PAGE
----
On May 7, 1921, the Evening Telegraph reported that five young men who staged a party, during which somebody was assaulted, were all sentenced to jail for thirty days of hard work. Part of their punishment was picking/digging up dandelions off of the court house lawn!


In 1921 you could hire the Boy Scouts to dig dandelions. They charged 25 cents per hour to dig. On April 16, 1932, the Evening Telegraph printed an article stating that a local women who had boasted of digging 15,000 dandelion plants was getting even more phone calls requesting her services. She turned all them down with a stern “no,” because she was digging dandelions every night in her sleep!


In the spring of 1936 the Fox Theater and KGNF radio station offered the youth of the city a free pass to a show at the theater for every 10 pounds of dandelions they dug up and brought to the radio station. According to the Lincoln County Tribune dandelions arrived in toy wagons, gunny sacks, and paper bags. Much to the delight of several homeowners, many yards had dandelions “stolen”. A total of 4 ½ tons (some 9,000 POUNDS) of dandelions were delivered. Due to the “overwhelming proportions of dandelions received, the station and theater found themselves, “on the spot.” They made good on their word and the kids of North Platte were treated to a “dandy party.” The Fox Theatre Corporation held a “dandelion matinee for the children. They came in droves and “whooped and hollered and stamped their feet.” See photograph and article on this.


In 1941 the freshmen of the North Platte Senior High School were assigned to digging dandelions. The boys were divided into two groups. Both groups started at each end of the field digging to the fifty yard line. When they got to the center, Coach Wilson didn’t think they worked hard enough; so he had them move to the sidelines of the field and keep pulling those weeds. If they were caught fooling around they had to rake up all the pulled plants laying on the field.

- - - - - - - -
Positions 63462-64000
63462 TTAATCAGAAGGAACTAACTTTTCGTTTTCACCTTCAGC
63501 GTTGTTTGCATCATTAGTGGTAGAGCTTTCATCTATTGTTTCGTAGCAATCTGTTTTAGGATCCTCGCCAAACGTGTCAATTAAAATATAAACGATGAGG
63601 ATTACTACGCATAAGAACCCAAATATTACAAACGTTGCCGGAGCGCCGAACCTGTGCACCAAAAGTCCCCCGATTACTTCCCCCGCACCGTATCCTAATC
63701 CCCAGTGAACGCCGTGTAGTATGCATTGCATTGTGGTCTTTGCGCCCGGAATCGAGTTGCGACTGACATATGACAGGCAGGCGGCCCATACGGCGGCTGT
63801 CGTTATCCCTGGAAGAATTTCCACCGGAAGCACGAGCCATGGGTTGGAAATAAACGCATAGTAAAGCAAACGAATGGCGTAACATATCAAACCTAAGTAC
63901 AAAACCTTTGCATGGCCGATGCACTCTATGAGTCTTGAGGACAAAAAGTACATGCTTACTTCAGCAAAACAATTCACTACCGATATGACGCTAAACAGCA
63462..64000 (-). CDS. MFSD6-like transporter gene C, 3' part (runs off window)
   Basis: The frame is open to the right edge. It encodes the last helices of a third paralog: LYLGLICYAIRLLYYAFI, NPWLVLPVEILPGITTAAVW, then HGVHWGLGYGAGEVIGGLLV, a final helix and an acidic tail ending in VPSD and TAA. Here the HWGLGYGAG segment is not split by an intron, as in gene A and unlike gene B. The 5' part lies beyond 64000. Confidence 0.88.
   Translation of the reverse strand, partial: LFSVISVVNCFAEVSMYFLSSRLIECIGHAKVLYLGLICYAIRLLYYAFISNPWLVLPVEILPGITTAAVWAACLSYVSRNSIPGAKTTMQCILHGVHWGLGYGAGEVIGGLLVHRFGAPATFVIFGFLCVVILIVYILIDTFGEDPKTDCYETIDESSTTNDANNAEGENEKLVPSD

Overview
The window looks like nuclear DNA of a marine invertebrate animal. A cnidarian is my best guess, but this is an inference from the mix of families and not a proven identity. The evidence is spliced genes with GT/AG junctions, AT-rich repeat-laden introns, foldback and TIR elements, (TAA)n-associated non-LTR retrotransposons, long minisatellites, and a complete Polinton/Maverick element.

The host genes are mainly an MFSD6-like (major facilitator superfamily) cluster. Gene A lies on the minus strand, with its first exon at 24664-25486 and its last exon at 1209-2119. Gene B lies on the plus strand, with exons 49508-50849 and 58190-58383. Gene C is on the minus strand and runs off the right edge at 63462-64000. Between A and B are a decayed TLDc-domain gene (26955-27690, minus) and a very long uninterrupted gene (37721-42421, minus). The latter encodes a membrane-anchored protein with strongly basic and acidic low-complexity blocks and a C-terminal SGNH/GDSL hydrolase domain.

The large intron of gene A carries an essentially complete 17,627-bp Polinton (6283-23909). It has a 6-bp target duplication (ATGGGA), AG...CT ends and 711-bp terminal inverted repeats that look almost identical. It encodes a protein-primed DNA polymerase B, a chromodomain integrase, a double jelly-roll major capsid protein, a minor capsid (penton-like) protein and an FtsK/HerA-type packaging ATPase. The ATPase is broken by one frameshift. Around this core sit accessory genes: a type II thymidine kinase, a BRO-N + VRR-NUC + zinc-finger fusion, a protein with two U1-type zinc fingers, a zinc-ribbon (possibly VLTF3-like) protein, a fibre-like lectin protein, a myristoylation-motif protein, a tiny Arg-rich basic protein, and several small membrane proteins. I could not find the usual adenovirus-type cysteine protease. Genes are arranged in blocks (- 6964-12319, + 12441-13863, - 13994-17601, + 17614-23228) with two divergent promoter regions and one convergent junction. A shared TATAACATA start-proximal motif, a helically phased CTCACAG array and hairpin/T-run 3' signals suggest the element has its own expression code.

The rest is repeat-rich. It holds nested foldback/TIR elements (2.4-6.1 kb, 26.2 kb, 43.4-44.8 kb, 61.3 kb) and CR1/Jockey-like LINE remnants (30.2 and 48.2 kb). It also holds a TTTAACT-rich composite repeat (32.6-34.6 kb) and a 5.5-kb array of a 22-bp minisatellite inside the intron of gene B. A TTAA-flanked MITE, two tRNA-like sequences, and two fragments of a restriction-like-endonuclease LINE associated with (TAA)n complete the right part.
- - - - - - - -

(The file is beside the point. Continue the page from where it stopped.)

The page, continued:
We hope you enjoyed our tribute to the mighty dandelion weed. May they not show up in your yard!

Salute to Nellie Snyder Yost

Written By: nppladmin - Apr• 02•21
Originally published to Facebook.com/NorthPlattePL on April 2, 2021.

Today’s North Platte History Story is a belated salute to Women’s History Month, which just ended on March 31st. We are highlighting a wonderful, inspirational North Platte woman, historian and author — Nellie Snyder Yost. She was only 4 foot 8 inches tall, but she was mighty woman who loved life!

Nellie Snyder Yost was born on June 20, 1905 in a sod house in northwestern Lincoln County to Albert and Grace Bell Snyder. Within 2 weeks of her birth, her family moved to McPherson County. As an infant, Nellie suffered a childhood illness that permanently damaged her spine and slowed her growth, resulting in her diminutive height.

When Nellie was 14 years old, the Snyder family moved to Maxwell (1919). Nellie was a sickly child and although she missed about a month of school each year; she still managed to graduate from Maxwell High School as class valedictorian in 1923. Nellie’s sister, Billie Lee Snyder wrote “We called Nellie the GREAT BRAIN because she knew many words and the meaning of them all – even how to spell them. I remember hearing her say, “I like words. I like the way they feel when they roll off my tongue.” From “Sandhills Kid in the City 1927-1938” by Billie Lee Snyder Thornburg.

After High School graduation, Nellie taught country school in McPherson County, riding horseback to her assigned school, some six miles every day! After teaching for one year she moved to Oregon and worked in a department store. In 1929, Nellie moved back to Nebraska and on July 6, 1929, she married Harry Yost. The couple lived on a ranch in Box Elder Canyon, south of North Platte for 30 years. Harry and Nellie had one child; a son, Thomas Snyder Yost.